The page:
Committee Examines Reforms to Key Research and Development Programs
The House Small Business Committee, chaired by Rep. Sam Graves (R-MO), today conducted a hearing examining the changes made to the Small Business Innovation Research (SBIR) and Small Business Technology Transfer (STTR) programs in 2011.
This oversight hearing was the first of two this year examining these programs following enactment of the SBIR and STTR Reauthorization Act of 2011 contained in the National Defense Authorization Act for Fiscal Year 2012. During the 112th Congress, Graves led bipartisan negotiations on the program’s reauthorization, which was its first full reauthorization in 11 years. Today’s hearing focused on private sector impressions of the programs and the real world effects of numerous changes contained in that reauthorization. Government officials will be invited to testify at the upcoming hearing.
“Research and development takes time to yield profits, but the resulting innovations are creating jobs and economic growth,” said Chairman Graves. “The SBIR and STTR programs are important because they invest in American ingenuity. Changes we made back in 2011 sought to increase participation in the program, ensure that the best research is funded, and make sure more ideas turn into products that can be sold, thereby creating more jobs. We appreciated today’s testimony about these programs from the small business perspective."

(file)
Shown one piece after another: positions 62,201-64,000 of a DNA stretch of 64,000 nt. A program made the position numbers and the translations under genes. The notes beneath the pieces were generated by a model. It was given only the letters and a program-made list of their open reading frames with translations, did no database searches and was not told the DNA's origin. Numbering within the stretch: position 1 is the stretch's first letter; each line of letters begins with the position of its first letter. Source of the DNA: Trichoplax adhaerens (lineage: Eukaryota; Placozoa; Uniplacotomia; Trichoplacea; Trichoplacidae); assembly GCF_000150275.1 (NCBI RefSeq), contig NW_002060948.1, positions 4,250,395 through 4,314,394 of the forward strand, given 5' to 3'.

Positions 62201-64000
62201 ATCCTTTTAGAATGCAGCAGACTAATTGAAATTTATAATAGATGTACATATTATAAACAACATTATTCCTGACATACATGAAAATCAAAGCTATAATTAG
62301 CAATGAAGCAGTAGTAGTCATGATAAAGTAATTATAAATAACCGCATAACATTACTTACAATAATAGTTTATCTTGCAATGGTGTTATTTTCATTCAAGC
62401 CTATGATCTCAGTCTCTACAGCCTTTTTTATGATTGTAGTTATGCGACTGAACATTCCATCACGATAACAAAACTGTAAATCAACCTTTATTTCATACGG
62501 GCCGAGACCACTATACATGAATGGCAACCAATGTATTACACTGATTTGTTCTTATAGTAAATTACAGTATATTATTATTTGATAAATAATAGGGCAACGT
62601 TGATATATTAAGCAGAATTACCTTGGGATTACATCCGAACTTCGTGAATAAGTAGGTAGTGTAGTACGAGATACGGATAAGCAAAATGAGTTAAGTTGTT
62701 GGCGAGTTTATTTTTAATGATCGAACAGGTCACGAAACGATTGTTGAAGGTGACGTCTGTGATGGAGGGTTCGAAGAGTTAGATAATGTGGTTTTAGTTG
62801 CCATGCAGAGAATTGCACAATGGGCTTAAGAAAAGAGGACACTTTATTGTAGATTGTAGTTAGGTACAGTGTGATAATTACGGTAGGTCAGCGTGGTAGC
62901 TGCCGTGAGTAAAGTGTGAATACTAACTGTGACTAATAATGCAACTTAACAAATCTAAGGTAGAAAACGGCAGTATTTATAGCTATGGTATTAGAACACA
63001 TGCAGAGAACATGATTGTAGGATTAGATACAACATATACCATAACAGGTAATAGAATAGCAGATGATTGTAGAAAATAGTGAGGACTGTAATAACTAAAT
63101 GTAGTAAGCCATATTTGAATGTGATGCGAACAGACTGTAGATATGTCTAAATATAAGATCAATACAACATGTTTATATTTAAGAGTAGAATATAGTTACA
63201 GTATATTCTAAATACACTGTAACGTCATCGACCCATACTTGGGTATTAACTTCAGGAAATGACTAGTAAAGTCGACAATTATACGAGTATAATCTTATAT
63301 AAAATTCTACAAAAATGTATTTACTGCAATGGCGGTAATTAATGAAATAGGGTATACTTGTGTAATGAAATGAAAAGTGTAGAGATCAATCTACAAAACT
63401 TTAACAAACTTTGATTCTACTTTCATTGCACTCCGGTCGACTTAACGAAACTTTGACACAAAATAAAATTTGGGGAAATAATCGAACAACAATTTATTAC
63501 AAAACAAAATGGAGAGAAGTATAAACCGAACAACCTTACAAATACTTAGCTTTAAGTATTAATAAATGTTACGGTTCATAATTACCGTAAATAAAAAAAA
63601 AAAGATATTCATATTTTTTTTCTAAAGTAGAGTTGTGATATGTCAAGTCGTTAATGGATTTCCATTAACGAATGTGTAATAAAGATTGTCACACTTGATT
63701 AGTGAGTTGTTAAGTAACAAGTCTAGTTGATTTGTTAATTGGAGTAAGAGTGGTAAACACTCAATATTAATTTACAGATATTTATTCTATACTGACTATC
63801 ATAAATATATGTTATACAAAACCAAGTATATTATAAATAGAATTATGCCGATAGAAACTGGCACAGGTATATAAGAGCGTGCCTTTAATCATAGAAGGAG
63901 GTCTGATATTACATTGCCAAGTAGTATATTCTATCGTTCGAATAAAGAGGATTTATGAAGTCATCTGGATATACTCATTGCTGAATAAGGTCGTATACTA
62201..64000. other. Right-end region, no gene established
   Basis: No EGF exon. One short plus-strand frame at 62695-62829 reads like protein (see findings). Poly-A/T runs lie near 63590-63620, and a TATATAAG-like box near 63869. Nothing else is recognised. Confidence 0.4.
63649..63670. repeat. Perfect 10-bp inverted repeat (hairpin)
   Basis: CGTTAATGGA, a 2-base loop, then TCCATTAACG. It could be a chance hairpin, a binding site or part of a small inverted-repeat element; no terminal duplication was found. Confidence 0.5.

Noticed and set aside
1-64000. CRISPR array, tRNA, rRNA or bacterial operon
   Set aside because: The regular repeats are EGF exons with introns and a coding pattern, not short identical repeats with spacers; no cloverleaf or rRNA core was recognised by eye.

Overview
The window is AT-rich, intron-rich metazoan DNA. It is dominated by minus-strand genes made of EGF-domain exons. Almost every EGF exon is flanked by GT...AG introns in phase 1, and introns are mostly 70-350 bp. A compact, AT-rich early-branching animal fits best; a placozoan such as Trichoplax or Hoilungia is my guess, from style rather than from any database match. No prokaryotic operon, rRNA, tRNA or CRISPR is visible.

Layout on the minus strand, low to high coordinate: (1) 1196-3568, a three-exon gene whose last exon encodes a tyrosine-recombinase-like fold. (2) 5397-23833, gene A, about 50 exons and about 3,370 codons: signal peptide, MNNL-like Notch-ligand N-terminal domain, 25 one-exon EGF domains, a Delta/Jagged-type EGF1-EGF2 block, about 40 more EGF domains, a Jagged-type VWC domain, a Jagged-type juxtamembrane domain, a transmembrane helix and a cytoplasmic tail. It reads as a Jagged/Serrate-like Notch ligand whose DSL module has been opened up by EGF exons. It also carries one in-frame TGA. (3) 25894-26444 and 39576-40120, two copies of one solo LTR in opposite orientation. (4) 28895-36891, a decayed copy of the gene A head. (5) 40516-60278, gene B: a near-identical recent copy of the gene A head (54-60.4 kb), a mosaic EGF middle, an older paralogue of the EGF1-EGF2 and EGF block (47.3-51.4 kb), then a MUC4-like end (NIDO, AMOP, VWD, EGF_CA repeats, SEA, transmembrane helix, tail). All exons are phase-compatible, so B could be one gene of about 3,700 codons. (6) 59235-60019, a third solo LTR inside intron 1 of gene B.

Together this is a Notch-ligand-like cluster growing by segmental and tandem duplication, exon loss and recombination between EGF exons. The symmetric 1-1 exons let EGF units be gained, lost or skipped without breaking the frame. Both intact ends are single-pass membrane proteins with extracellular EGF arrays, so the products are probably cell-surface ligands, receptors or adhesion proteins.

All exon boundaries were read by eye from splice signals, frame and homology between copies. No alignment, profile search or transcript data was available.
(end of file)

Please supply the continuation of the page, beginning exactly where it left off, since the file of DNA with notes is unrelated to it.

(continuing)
Materials from the hearing are available on the Committee’s website HERE.
John Clanton, CEO, Lynntech, Inc. College Station, TX, said in regard to enhancing the technology transition effort, “We applaud the initiative of this Committee to pioneer and incorporate these methods of joint accountability from both the small business and the agency. We believe that holding companies accountable for using Federal dollars effectively, and requiring agency participation in commercialization was one of the most important parts of the legislation.”
Dr. Cartier Esham, Executive Vice President, Emerging Companies, Biotechnology Industry Organization, Washington, DC, said, “SBIR plays a critical role in supporting small biotech companies and funding their early-stage research as they navigate the ‘valley of death,’ a critical time when the scientific concepts have shown promise but the development is not far enough along to attract later-stage investors that could fund expensive clinical trials. Biotech innovators and entrepreneurs use these funds to speed the delivery of the next generation of medical breakthroughs – and, one day, cures – to patients who need them.”
Robert Schmidt, Chairman, Cleveland Medical Devices, Inc., Cleveland, OH, testifying on behalf of the Small Business Technology Council, said, “With reauthorization 30 months ago SBIR companies expected to see the help and support signed into the law to transition their SBIR technology. Despite strong direction by Congress and the requirement for reporting, goals and incentives to help transition their technology, there has been little progress. Today, 30 months later, there are no implementing regulations, no goals, no incentives and no leadership. As a recent DOD IG report found, there are still no reporting requirements for prime contractors or the Government Agencies on how many technologies are being transitioned.”